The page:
There cannot be oneness in marriage without an open and loving relationship based on open and loving communication with God and each other.

So make it your goal to relate to each other God’s way. This is the only way to a strong, beautiful marriage and to fulfill God’s design of being one as husband and wife.

Questions to Ask Yourself

  1. Have I treated or spoken to my spouse with an intent to get back at them or to hurt them? 
  2. Have I used the “silent treatment” or not wanted to share my true feelings?
  3. Have I withheld any part of truth because I didn’t want to cause my spouse discomfort or pain?
  4. Have I held on to a grudge?
  5. Have I blurted out the truth in harsh ways–without considering how to present it in love?
  6. Have I tried to deceive my spouse by not sharing the full truth?
  7. Do I always approach my spouse with a heart full of love and an intention to bless them?
  8. Do I strive to be open and honest with my spouse in everything?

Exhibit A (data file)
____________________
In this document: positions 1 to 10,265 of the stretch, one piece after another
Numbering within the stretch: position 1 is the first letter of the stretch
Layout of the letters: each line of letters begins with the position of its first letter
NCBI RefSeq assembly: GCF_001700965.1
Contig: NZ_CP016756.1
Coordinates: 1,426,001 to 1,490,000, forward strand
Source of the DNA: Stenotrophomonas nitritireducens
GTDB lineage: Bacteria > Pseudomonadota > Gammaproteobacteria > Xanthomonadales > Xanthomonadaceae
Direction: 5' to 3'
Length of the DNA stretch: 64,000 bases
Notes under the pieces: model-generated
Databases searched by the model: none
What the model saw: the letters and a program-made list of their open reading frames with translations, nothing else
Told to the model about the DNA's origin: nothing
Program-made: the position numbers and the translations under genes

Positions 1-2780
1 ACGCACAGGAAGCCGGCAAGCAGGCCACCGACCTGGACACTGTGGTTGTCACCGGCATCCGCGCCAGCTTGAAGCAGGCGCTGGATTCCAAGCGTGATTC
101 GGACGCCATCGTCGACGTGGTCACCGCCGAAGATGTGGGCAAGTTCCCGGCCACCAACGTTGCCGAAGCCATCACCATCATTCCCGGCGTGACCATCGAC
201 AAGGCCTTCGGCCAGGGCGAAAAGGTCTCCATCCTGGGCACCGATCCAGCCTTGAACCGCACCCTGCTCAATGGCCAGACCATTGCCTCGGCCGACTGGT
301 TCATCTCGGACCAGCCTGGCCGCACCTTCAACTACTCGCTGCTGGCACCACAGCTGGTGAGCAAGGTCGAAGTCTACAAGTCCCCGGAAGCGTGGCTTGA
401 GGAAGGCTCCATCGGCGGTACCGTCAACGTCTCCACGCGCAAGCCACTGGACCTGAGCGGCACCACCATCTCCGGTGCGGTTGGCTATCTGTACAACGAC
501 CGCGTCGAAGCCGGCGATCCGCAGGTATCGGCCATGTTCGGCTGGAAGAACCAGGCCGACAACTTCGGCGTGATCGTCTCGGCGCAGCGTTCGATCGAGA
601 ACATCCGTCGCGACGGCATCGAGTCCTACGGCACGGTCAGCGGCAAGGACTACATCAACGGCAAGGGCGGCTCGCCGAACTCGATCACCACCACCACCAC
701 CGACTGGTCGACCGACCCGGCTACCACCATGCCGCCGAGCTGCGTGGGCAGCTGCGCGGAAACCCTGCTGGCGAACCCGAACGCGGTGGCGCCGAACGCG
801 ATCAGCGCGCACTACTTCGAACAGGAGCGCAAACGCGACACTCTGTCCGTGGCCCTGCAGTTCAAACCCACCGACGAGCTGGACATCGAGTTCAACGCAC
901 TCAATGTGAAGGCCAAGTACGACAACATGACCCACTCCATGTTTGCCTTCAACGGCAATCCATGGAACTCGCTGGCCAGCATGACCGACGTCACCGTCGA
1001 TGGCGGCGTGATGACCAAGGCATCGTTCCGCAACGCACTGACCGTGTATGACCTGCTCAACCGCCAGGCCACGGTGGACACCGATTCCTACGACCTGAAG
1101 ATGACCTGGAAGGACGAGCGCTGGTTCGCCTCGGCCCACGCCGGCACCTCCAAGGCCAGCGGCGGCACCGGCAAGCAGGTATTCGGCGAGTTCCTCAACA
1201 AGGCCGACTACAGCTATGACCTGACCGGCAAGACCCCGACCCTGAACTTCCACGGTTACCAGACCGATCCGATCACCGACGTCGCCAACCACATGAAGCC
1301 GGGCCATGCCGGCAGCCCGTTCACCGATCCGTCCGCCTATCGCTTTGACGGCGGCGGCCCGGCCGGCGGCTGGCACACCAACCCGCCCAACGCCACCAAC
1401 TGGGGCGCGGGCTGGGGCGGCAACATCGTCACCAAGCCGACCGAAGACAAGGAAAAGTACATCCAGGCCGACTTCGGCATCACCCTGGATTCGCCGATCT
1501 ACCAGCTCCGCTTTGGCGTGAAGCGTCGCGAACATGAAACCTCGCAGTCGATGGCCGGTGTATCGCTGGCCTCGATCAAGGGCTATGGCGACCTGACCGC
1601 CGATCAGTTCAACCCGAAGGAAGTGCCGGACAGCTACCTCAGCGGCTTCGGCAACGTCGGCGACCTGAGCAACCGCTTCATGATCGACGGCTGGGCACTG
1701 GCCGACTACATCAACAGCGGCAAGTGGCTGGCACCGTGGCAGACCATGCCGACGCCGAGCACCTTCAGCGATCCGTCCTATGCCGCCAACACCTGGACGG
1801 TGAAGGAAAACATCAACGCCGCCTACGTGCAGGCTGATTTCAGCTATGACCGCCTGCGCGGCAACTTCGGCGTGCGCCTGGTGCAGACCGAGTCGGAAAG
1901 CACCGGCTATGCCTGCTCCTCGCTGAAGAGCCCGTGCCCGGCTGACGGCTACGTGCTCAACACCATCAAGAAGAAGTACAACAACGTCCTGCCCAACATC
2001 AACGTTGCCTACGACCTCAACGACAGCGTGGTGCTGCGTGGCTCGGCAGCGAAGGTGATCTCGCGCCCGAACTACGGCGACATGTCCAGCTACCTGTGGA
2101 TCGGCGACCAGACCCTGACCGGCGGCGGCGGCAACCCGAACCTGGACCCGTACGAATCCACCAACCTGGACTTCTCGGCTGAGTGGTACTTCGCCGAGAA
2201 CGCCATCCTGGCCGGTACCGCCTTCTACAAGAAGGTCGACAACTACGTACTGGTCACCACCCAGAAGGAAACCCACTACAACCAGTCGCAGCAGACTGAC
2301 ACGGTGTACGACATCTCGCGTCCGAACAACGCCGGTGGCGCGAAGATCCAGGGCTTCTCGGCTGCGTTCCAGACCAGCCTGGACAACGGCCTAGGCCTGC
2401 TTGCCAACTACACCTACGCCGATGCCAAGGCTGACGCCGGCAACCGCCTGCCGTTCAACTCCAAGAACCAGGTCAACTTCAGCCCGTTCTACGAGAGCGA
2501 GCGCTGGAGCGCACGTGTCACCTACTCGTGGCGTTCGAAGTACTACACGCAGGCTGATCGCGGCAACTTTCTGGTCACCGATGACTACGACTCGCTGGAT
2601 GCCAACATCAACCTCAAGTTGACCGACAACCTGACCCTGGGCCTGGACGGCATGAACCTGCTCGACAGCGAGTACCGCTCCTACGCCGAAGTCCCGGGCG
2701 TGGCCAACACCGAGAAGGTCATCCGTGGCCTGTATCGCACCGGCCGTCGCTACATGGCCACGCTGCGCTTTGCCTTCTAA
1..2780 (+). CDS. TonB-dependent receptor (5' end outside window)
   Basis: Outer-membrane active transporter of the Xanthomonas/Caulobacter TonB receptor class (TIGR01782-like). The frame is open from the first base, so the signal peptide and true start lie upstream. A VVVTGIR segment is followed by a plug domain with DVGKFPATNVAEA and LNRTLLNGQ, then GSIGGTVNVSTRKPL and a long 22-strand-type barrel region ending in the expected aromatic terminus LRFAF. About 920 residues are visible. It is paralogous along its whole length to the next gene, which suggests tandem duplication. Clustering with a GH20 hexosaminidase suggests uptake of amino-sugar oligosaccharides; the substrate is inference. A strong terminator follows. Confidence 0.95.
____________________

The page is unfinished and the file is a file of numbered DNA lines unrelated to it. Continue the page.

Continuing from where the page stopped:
Applying This to Your Life

  1. Wherever you have recognized sin in the way you have related to your spouse, confess it and ask forgiveness from the Lord and from your spouse (if you have not already done so).
  2. Pray every day that God will give you the desire and determination to always be open, honest, and loving with your spouse.
  3. Write down or memorize scriptures that help you remember God’s way of relating to each other. Read and review them often. 
  4. During your couple time together (such as Couple Connect), each of you ask the other if you have failed to be open and loving in any way during that week. This is a great opportunity to practice speaking the truth in love and accepting that truth with a heart of grace and humility. Confess and ask forgiveness, as needed.

May the Lord bless you in all His wonderful ways,
David

Unless otherwise noted, all Scripture taken from THE HOLY BIBLE, NEW INTERNATIONAL VERSION®, NIV® Copyright © 1973, 1978, 1984, 2011 by Biblica, Inc.® Used by permission. All rights reserved worldwide.

Scripture quotations marked (NASB) taken from the New American Standard Bible® (NASB), Copyright © 1960, 1962, 1963, 1968, 1971, 1972, 1973, 1975, 1977, 1995 by The Lockman Foundation. Used by permission. www.Lockman.org

Telephone line photo by markito via pixabay, text and filter added.

 

If you missed any of the other posts in this series, Communication in Marriage, here are the links…
Part 1–Words Matter
Part 2–A Key Passage
Part 3–Prepare and Practice
Part 4–6 Essential Steps to Communicate God’s Way

 

About David Penley

A devoted husband and father, former pastor and seminary professor, who longs to grow closer to the likeness of Christ each day and share God's love and truth with everyone.